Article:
As residents of New York City, my family is fond of Broadway musicals. During this profound absence of live theater, my kids have been listening to their favorite musicals on repeat for the last several months. Hamilton tops the list, to no surprise. Hearing the brilliant lyrics over and over again in the midst of this pandemic gives me an even greater appreciation for the show. The song “Who Lives, Who Dies, Who Tells Your Story” prompts me to reflect on the stories we will tell the generations that come after the pandemic. The experience of living through this time of isolation has helped me recognize the vital role storytelling plays in preserving our individual and shared legacies.
Driving down the West Side Highway in Manhattan one afternoon midpandemic, I stopped at a red light (yes, this highway has traffic lights) and took out my phone to capture the image of the traffic update sign against a gorgeous blue sky. “WE ARE NY TOUGH” read the sign instead of an update on traffic conditions. “Ema, why are you taking so many pictures lately?” asked my 10-year-old (a proud PJ Our Way subscriber) from the back seat. “To document our lives during the pandemic so I can tell stories to my grandchildren,” I replied.
The privilege of working for PJ Library has helped me to internalize the importance of not only sharing our stories but also creating the stories we want to tell. What is it about our lives that we want to share with our children and grandchildren?
According to Marshall P. Duke, a professor of psychology at Emory University, telling family stories can have positive effects on both those who tell stories and those who hear them. Children who know a lot about their family history tend to be more resilient and have higher levels of self-esteem, more self-control, lower levels of anxiety, and fewer behavioral challenges. This is still true within our larger community — our Jewish family.
The following stories represent the Jewish narratives that have held the greatest meaning for several rabbis and community leaders. They share these stories with us as we together weather the storm of the pandemic, find hope, and grow stronger as a community.
The best stories are those you hear and rehear — the ones that spiral back into your life, eventually weaving themselves into the fabric of your very being.
For me, a story about Moses is one story with multiple lessons to last a lifetime.
In this story, God tells Moses to speak to a rock, which will then give water. But Moses doesn’t speak to the rock; he hits it. God punishes Moses by telling him he will not enter the Promised Land.
This was an intense story for me as a kid. Here was our greatest hero, God’s partner in creating the Jewish people, excluded from his lifelong dream. And why? Because he failed to follow instructions. This is a foundational lesson: We need to listen carefully when someone asks us to do something.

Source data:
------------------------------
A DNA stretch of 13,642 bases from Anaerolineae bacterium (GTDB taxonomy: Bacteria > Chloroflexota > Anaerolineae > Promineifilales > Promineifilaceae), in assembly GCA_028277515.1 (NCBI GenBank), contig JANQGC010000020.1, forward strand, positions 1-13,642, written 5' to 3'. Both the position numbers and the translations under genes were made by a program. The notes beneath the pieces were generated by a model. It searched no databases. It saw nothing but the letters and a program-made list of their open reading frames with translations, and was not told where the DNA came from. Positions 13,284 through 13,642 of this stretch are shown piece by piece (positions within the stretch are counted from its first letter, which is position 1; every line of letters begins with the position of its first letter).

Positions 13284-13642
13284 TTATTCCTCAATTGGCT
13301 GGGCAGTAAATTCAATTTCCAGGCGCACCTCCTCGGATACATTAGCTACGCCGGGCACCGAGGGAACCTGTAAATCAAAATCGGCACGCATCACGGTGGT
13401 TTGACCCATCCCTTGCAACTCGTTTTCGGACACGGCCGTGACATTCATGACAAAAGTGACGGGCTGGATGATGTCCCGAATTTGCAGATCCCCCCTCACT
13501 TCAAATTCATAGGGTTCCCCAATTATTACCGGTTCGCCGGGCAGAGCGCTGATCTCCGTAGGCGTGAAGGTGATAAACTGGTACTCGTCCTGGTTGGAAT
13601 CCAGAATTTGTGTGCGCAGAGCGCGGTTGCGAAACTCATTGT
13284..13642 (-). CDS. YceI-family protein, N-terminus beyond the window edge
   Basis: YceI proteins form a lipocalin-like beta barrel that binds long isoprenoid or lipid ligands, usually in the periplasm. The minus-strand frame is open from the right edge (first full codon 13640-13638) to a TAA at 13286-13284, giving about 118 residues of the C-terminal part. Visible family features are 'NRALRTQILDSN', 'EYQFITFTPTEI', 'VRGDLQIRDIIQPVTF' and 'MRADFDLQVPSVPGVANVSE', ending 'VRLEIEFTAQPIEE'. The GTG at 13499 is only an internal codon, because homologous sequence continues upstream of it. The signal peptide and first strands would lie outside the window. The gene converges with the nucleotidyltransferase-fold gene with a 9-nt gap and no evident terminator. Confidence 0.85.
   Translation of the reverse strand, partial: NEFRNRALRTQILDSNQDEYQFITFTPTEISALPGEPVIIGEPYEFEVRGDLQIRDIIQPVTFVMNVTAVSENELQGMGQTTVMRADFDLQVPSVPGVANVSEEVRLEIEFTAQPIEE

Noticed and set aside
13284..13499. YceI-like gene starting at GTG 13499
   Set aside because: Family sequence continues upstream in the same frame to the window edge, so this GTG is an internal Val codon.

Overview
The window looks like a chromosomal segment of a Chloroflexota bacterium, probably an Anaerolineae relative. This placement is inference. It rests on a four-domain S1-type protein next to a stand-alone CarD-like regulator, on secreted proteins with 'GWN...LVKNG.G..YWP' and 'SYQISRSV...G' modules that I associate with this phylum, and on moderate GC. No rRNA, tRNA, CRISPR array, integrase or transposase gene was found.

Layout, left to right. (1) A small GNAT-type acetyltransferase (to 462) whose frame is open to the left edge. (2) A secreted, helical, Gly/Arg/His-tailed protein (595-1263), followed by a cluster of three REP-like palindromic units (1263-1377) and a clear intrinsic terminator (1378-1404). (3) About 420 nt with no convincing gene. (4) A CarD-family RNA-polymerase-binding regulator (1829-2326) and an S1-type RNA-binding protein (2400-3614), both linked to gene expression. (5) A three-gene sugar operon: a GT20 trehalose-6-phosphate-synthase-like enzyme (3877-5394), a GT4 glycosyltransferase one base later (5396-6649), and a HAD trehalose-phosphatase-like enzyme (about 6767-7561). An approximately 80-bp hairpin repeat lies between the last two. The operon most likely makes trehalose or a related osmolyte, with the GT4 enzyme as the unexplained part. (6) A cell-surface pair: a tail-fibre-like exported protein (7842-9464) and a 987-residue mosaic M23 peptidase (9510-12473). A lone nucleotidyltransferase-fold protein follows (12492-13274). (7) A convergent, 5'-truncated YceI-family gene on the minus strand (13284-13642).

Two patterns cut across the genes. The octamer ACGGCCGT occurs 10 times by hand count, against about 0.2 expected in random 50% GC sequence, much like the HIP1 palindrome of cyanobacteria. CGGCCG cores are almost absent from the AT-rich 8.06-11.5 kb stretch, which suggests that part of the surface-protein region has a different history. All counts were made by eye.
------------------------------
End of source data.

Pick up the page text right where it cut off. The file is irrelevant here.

As a teenager, the story agitated me. The punishment was disproportionate — why should Moses be denied his dream because of such a small slip? Didn’t God believe in second chances? I chafed at the conclusion and connected, sometimes in adolescent anger, to those who critiqued the story and demanded a different ending.
As a young adult, I began to find my frustrations echoed in the words of commentaries hailing from throughout the generations. Maybe Moses really did something unspeakable, whether it was failing to inspire the people at a key moment, losing his temper at them, or perhaps doubting God’s power. Or maybe the text shows us that this was all a setup. After all, God told Moses to take his staff — what for, if not to hit the rock? I reveled in the questions and found my place in a larger tradition.
Now that I spend my time in teaching and communal affairs, I return to a simple truth that this story reveals: We are never defined by our actions alone, and we are unavoidably linked to the fates of our colleagues, our students, and the generation in which we live. Moses couldn’t go into the land while the generation of the Exodus died in the desert. We are too responsible to one another to simply write a personal history for ourselves alone. And through that insight we cultivate responsibility and build community.
Rabbi Ethan Tucker
President and Rosh Yeshiva at the Hadar Institute
Trustee of the Harold Grinspoon Foundation
When I was young, my dad would tell me and my siblings our favorite story.